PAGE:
Dividend stocks provide essential passive income for many investors. For those heading into retirement, this is especially true. Companies that pay dividends are generally more stable, with consistent and predictable cash flow growth allowing such companies to return capital to shareholders.
For the long-term investor, such companies are often better bets from a risk perspective. Those entering or nearing retirement may want to know that their capital is safe. Thus, for those with capital preservation needs, focusing on dividend stocks over higher-risk growth stocks may be the right choice.
Thus, plenty of dividend stocks are in the higher-risk category. Companies that pay out dividend yields of 7% or more may be at risk of a dividend cut, or the market may believe such companies simply can’t maintain their yield over the long term. Those are companies investors may want to avoid, particularly those who are aiming for the safer pockets of the market.
With that in mind, three top dividend stocks for those looking to build out an IRA may want to consider these right now.
Amid this period of relatively high inflation, McDonald’s (NYSE:MCD) has remained resilient. The company has provided investors with impressive growth, making it a standout stock. Its international comparable store sales rose by 11.7% this past quarter, attracting higher customer traffic despite price increases. The company also achieved a 14% increase in net sales, reaching $6.5 billion in revenue.
For investors seeking truly defensive dividend stocks, McDonald’s is a great place to look. As of mid-August, MCD stock provided investors with a $1.52 per share quarterly dividend, amounting to a 2.1% yield. That’s not much to write home about. However, considering the company’s 46-year dividend growth streak continued in 2022, this is a company that’s proven its worth as a dividend growth champion.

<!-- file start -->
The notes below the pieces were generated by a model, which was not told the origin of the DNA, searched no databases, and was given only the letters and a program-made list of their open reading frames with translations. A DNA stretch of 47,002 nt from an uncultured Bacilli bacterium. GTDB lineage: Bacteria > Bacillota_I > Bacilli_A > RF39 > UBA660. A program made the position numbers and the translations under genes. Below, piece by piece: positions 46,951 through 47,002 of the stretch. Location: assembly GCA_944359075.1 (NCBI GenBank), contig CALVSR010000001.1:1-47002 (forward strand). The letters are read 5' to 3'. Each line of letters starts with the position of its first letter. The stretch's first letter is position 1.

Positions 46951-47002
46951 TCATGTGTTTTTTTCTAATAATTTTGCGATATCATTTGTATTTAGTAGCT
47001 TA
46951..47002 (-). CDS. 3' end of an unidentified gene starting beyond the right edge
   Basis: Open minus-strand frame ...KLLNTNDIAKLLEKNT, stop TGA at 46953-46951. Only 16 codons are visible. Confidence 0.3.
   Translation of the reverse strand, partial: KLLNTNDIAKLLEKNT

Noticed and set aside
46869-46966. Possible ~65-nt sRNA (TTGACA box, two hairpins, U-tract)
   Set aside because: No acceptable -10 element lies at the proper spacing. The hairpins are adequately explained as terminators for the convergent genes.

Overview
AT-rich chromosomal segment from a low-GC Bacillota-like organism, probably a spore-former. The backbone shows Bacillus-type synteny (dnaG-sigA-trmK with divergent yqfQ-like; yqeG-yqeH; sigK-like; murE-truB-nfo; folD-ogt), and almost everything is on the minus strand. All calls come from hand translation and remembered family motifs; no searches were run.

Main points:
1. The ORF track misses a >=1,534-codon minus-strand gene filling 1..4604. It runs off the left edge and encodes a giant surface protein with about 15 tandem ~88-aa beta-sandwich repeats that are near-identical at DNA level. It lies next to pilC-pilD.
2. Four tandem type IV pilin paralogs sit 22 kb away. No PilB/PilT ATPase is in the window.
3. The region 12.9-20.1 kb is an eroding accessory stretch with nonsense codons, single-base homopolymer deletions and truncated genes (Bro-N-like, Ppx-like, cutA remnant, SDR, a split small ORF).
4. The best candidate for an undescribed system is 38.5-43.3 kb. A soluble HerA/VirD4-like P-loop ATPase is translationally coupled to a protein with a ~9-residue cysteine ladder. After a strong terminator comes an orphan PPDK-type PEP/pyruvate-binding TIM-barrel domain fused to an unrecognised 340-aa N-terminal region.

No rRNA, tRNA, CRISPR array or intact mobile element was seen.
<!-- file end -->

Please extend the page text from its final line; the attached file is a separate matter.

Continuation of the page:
So long as consumers continue to view McDonald’s as an affordable luxury in times of tight budgets, MCD stock will remain a top holding of many institutional investors. This is among the best defensive options for investors seeking both reasonable yield and growth over the long-term.
Occidental Petroleum (OXY)
Warren Buffett is one of the greatest investors of all time.
And as it happens, Mr. Buffett is a big fan of Occidental Petroleum (NYSE:OXY), recently increasing his stake in the energy giant to nearly 25%, a $12 billion bet on its future. He sees potential in its long-term sustainability efforts, and the investment might yield gains amid volatile oil markets.
Despite advancements in renewable energy, global oil consumption and prices remain stable. OPEC predicts a 23% demand growth by 2045, benefiting well-managed companies like Occidental Petroleum.
Buffett’s confidence goes beyond figures. He lauds OXY’s leadership and strategic prowess. Its 7.35% total yield and low valuation at 1.9-times forward sales make it appealing for value investors. With strong cash flow and low break-even assets, Occidental is well-positioned for enduring success amid oil price volatility.
Johnson and Johnson (JNJ)
Healthcare giant Johnson & Johnson (NYSE:JNJ) stands as an attractive long-term option for investors due to its stable and profitable business. With a 10-year track record of consistent net income and strong metrics like a 25.5% operating margin and a 17.46% return on equity, J&J shines among its peers.
With a 62-year history of rising dividends and a robust healthcare business, Johnson & Johnson is recession-resistant. The upcoming spinoff of the consumer health segment is expected to boost revenue. The company’s enduring portfolio and a 92% dividend payout ratio make JNJ stock a solid long-term investment.
I think the company’s spinoff of specific consumer brands via its Kenvue (NYSE:KVUE) IPO, as well as its settling of specific ongoing lawsuits, positions the company well for continued sustainable growth over the long-term. When factoring in JNJ’s dividend, this is a long-term gem worth buying on dips from here.
On the date of publication, Chris MacDonald did not have (either directly or indirectly) any positions in the securities mentioned in this article. The opinions expressed in this article are those of the writer, subject to the InvestorPlace.com Publishing Guidelines.